My Principles as my own Principal

By Georgia Wyess

I’ll be honest: quarantine wasn’t that bad. Yes, there were times I wished I could see my friends and go outside without having to walk in the middle of the street—safely—when I saw someone walking towards me on the sidewalk. However, when the pandemic hit, I was desperate for a break and the quarantine provided just that. Rather than spending countless hours away from home working on school work and extracurricular activities, I found myself sleeping in and able to appreciate the smaller moments—like listening to the birds outside my window every morning.

Nonetheless, one thing is for sure: when the pandemic hit, I didn’t think it would last this long; we were promised a month, not a year. Due to the length of time spent away from people, there has been a plethora of ups and downs—times when I convinced myself the state we lived in was fine, and times I would have given up anything to make the world go back to normal. Fortunately, with these trials and tribulations, there have come countless lessons that will guide the way I walk through life:

  1. Don’t take anything for granted: it’s a simple one but one that is oh so prevalent. Before the pandemic hit, COVID-19 was a far-away virus that didn’t have the power to harm anyone. Then, in the blink of an eye, everything was taken away. I still remember telling one of my teachers “see you on Monday” as I walked out of the classroom, unaware that I wouldn’t see him again until graduation. Quarantine was abrupt, as most things in life are, so appreciate the moment because the truth of the matter is, you never know when something will end, or when something will begin. 
  2. Stay in touch with those closest to you: I have been fortunate enough to have a group of friends that makes an effort to see each other—masked and socially distanced—at parks or for bike rides; I couldn’t be more grateful. Being around other people may seem like a chore to some, but interaction is important and I highly encourage even talking to someone you might not have. We are social animals, it’s in our nature to spend time with others.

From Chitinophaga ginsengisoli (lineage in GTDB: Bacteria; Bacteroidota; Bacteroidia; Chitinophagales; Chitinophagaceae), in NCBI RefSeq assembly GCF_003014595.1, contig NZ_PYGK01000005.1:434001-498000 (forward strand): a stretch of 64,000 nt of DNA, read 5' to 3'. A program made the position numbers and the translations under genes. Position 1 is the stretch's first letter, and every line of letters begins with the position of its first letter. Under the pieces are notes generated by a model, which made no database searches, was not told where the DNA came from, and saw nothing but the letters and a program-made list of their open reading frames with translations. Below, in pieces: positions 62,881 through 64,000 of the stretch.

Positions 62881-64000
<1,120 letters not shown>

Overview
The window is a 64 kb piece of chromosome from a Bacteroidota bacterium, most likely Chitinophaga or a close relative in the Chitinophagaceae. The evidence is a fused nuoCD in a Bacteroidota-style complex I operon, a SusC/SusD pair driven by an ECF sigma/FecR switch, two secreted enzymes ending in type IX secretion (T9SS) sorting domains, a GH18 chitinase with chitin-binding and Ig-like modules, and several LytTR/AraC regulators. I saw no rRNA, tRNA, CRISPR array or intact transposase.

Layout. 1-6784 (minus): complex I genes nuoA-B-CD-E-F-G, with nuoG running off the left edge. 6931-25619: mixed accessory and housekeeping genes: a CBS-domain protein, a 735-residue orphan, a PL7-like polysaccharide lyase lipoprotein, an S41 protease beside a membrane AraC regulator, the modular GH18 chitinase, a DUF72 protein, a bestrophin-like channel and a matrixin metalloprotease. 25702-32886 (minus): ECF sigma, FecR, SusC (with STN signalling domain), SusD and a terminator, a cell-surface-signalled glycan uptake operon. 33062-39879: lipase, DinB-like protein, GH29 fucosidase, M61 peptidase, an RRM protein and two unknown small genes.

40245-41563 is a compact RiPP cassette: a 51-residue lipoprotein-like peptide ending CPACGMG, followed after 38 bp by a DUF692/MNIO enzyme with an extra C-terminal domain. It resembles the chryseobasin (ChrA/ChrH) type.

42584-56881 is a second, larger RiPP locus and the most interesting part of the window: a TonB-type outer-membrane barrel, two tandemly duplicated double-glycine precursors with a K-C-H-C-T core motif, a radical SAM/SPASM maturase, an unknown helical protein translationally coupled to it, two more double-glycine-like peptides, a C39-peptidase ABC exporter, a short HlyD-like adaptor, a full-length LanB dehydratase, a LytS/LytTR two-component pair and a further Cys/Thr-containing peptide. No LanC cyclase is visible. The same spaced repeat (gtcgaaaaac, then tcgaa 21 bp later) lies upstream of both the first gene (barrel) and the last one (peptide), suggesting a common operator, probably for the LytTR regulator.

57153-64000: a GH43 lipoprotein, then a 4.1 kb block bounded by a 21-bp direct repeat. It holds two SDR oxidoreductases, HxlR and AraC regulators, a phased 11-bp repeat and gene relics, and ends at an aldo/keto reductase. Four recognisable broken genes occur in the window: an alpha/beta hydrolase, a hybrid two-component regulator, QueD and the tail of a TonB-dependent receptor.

3. Remember that you’re doing your best: Its easy to overwhelm yourself during the pandemic with the thoughts of “what if?” Volunteering, jobs, and any other plans you may have had switched to online, or were terminated all together. The opportunities were there once, and they will come again; there might be an even better one in the future. Know that what you have done is your best, and sometimes, taking a step back and congratulating yourself on what you have done—not ridiculing yourself on what you haven’t—may do you some good.

The future is wildly unpredictable. You never know what will happen next year, next month, tomorrow, or even in the next hour. Whatever happens, remind yourself that you’re truly only along for the ride, and make the best of each experience.